Review: Does Marvel’s ‘Punisher’ Violence Have a Place in 2017?
When word first broke of a Punisher spinoff, we were apprehensive at best. The character was borne of the ‘70s Dirty Harry and Death Wish grit, and his extreme methodology and antiquated viewpoint have made him an outlier of Marvel comics in the decades since. Daredevil Season 2 was wise to position the character as a dark reflection of Matt whose extremism needed to be kept in check. And if ever we had questions about the character’s brand of gun-toting, hyper-macho aggression warranting a series in 2017, Marvel postponing The Punisher’s premiere in deference to America’s real-life gun problem seemed to answer them.
To its credit, The Punisher doesn’t position itself as a lone gunman shoot-em-up for very long. The character barely sports his trademark skull, instead allowing Jon Bernthal to rebuild Frank Castle in the aftermath of all that. It’s a familiar story; the tortured warrior trying to lead a quiet, peaceful life (here hammering away the pain as a bearded construction worker), before dumb yokels and the ever-present specter of violence pulls him back in. Therein lies perhaps the series’ greatest challenge – to reconcile how it engages with today’s culture of violence. Should we see Frank Castle as the cheer-worthy badass who grunts his way through bouts of ultra-violence, egged on by a death metal soundtrack that frames his brutality as heroism? Or is there tragedy in a man who knows no respite from his violent memories but further bloodshed?
The Punisher seems to skirt that question by splitting itself into three different series. On the one hand, there’s Frank drawn back into his crusade, pursuing leads on a deeper mystery behind the gangland shooting that killed his family with the aid of David “Micro” Lieberman (Ebon Moss-Bachrach), a rogue NSA analyst similarly torn from his family, both eager to clear their names. Another, more Homeland-esque series follows Amber Rose Revah’s Dinah Madani as she rises through the ranks of Homeland Security, bristling against the men who would stifle her investigative instincts toward a military conspiracy. Third, and perhaps most ambitious, is a veteran support group drama led by Jason R. Moore’s Curtis Hoyle, as he navigates the rigors of PTSD and the manner in which institutions fail returning soldiers.
That last notion is where Punisher does its most thoughtful work, earnestly tugging at the sort of gun violence that a character like Frank Castle otherwise glorifies. One particular thread follows 11.22.63 alum Daniel Webber as a soldier who can’t shake the military mentality; digging foxholes in his own backyard for a good night’s sleep, and desperately trying to re-enlist with a private military outlet. There’s even a requisite NRA nut preaching about the Second Amendment, in a manner that seems almost like the origin story for a mass shooter. It’s the furthest story from the overall narrative, but one that’s sure to resonate with the military culture that forms much of The Punisher’s fanbase. Perhaps no visual captures the dehumanization and discard of soldiers than a CIA boss watching a mission on his laptop through split-screen helmet cameras – almost as if it were a video game. The Punisher is much better served exploring that concept than the stylized violence it glorifies early on.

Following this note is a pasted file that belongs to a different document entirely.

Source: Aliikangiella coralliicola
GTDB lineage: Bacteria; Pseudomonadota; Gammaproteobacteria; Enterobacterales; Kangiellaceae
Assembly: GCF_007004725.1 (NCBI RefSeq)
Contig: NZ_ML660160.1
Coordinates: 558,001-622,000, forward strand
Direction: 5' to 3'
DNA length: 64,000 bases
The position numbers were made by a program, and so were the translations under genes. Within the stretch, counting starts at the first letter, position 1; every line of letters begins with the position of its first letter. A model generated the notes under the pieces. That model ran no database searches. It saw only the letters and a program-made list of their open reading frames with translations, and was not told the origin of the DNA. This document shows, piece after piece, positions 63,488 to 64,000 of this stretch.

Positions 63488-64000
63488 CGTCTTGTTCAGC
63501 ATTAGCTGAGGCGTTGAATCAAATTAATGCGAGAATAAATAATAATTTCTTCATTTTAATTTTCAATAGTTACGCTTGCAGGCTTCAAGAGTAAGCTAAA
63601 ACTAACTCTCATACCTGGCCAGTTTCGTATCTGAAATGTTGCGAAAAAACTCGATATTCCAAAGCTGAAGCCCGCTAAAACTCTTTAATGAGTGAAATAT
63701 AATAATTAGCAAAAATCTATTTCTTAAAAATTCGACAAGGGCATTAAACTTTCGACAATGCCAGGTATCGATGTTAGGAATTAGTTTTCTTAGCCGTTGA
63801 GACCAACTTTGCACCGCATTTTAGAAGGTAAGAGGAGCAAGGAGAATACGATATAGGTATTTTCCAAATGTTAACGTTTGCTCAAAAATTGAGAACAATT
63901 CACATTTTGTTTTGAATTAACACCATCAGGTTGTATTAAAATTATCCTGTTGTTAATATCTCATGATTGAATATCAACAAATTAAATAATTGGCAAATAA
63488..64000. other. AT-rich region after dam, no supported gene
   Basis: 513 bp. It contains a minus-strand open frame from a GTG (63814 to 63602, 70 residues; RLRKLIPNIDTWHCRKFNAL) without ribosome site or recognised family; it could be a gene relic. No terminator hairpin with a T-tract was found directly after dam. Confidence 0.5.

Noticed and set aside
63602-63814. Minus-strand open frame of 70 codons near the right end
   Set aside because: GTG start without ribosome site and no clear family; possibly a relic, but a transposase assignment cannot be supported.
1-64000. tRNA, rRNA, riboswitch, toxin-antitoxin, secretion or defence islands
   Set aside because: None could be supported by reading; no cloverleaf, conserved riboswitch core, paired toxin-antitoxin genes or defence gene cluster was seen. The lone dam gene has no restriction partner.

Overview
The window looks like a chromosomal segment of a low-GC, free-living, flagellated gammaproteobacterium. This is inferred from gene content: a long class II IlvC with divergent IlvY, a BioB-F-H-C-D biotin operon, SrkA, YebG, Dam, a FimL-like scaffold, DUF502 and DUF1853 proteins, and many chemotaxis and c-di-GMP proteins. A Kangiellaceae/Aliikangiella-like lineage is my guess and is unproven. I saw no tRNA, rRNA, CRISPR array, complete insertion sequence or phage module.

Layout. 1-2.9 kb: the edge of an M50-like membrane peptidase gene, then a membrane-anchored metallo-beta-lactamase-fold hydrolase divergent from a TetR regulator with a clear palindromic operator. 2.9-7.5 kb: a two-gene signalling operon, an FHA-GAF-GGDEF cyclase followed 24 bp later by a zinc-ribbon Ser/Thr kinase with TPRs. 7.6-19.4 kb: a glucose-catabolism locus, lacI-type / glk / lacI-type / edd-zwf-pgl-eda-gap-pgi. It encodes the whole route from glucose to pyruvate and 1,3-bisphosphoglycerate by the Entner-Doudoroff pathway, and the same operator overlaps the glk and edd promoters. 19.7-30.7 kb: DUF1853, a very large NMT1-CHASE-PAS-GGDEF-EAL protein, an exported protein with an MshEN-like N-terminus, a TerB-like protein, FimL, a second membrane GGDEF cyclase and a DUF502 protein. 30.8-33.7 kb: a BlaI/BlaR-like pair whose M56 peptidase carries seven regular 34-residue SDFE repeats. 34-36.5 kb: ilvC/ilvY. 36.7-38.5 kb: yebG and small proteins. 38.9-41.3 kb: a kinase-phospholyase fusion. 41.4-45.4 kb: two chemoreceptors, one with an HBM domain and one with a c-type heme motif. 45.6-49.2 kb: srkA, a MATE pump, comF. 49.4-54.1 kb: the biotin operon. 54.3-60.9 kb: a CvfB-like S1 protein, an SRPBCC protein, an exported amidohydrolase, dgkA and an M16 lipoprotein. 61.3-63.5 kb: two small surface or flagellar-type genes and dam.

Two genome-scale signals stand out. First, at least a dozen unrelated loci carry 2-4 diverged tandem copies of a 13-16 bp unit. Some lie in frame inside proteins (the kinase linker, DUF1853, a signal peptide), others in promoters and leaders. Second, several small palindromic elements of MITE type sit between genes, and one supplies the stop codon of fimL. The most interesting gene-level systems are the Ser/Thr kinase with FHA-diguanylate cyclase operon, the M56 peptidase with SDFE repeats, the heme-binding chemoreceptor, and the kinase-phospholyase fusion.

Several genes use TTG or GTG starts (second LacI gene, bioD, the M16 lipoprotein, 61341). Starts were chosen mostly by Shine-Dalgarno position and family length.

The Punisher lives or dies on whether Jon Bernthal makes Frank someone worthy of our empathy, and the former Walking Dead star’s frightening intensity is easily the series’ most redeeming quality. The first six episodes sent to critics almost comically lean on visions of his family’s violent end, but The Punisher does come alive when Bernthal settles into an Odd Couple partnership with Micro, or when a surrogate family of sorts reawakens Frank’s humanity. The family theme hovers over quite a bit of the series, with the bonds between soldiers in a unit, or the push-pull relationship Madani has with her therapist mother (Shohreh Aghdashloo). It’s the best theme we have to link these three disparate series, which don’t truly start to converge until midway through the season anyway.
The good news is that The Punisher is less reliant on bloodsport and action than we might have feared, but there’s still a good deal to answer for. The very opening credits fetishize the mechanics of firearms with slow-motion smoke plumes that read like a James Bond intro absent half-naked women in silhouette. There’s a military-minded audience The Punisher will likely resonate more strongly with, while others may feel alienated. It’s the strong supporting cast and thorough examination of PTSD I’ll come back for, as not even the series seems to think a skull-sporting action hero is the most interesting concept it can muster.
AND ANOTHER THING …
- Apart from Deborah Ann Woll’s Karen Page, The Punisher might have the least references to The Defenders or overall MCU yet. That said, we may have our second example of an actor double-dipping in the franchise.
- Seriously, if you thought Batman v. Superman was over the top, wait until you see The Punisher murdering Frank’s wife and kids for the umpteenth time.
- There’s an interesting, almost Mr. Robot style of framing we haven’t seen from any of the other Marvel Netflix series.
- Ben Barnes is making a career of playing cocksure jerks.
- I think Punisher may have given the MCU its first naked (human) butt?
All episodes of The Punisher Season 1 will premiere on Friday, November 17.
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